Morten Bennedsen, University of Copenhagen, INSEAD and CEPR
Guido Friebel, Goethe University Frankurt and CEPR
Maria Guadalupe, INSEAD and CEPR
Daniela Scur, Cornell University and CEPR
Kristian Schultz Hansen, The National Research Center for Work Environment
Daniel Wolfenzon, Columbia University

Practical Information:
The conference takes place at the beautiful home of the Danish Royal Society of Science and Letters in the central Copenhagen. (Royal Academy)

The Royal Danish Academy of Sciences, H.C. Andersens Boulevard 35 COPENHAGEN.
Conference fee: Free of entry, participants are expected to cover their own travel and accommodation costs.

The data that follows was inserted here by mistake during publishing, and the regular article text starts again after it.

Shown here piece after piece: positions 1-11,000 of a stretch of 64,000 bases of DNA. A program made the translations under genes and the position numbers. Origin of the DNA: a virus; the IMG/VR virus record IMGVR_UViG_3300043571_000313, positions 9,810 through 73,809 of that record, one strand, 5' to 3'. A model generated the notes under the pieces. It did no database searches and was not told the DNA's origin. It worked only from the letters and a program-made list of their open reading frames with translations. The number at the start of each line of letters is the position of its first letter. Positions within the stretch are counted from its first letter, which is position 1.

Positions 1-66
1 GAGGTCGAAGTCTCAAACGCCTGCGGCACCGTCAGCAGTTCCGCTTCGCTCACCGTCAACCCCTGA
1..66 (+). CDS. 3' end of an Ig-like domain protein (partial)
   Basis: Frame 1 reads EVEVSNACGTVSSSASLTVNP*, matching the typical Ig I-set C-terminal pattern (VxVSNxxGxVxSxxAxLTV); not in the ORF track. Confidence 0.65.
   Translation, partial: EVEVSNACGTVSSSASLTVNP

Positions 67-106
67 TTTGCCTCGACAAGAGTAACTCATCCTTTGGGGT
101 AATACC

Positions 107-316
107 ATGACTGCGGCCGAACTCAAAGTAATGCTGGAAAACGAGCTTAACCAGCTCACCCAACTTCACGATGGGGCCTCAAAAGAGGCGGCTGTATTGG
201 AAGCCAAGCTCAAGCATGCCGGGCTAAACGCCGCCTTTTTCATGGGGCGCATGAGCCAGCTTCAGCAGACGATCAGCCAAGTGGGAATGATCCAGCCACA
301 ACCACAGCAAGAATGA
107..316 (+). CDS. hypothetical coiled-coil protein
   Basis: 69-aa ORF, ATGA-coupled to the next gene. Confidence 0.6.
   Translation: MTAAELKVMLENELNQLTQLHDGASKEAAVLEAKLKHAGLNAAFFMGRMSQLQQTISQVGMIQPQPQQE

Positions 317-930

Conference hotels will be available at a reduced rate in a selection of hotels near the conference venue.
Hotel Alexandra
Scandic Spectrum
Copenhagen Island
Wakeup Bernstorffsgade

More information on travel and accommodation options will be presented at a later time on the website of The National Research Centre for the Working Environment.

Additional details related to dates and time:
19 June 2024 – from 15.00: Arrival of conference participants for drinks and sandwiches.
20 June 2024 – 09.00-18.00: Conference presentations and keynote speech. Conference dinner at 19.00.
21 June 2024 – 09.00-15.00: Conference presentations and keynote speech.

Local Organizing Committee
Morten Bennedsen (University of Copenhagen, INSEAD and CEPR)
Joachim Lynggaard Boll (The National Research Center for Work Environment)
Kristian Schultz Hansen (The National Research Center for Work Environment)

About the Key Note Speakers:
Professor Ghazala Azmat, Sciences Po and CEPR: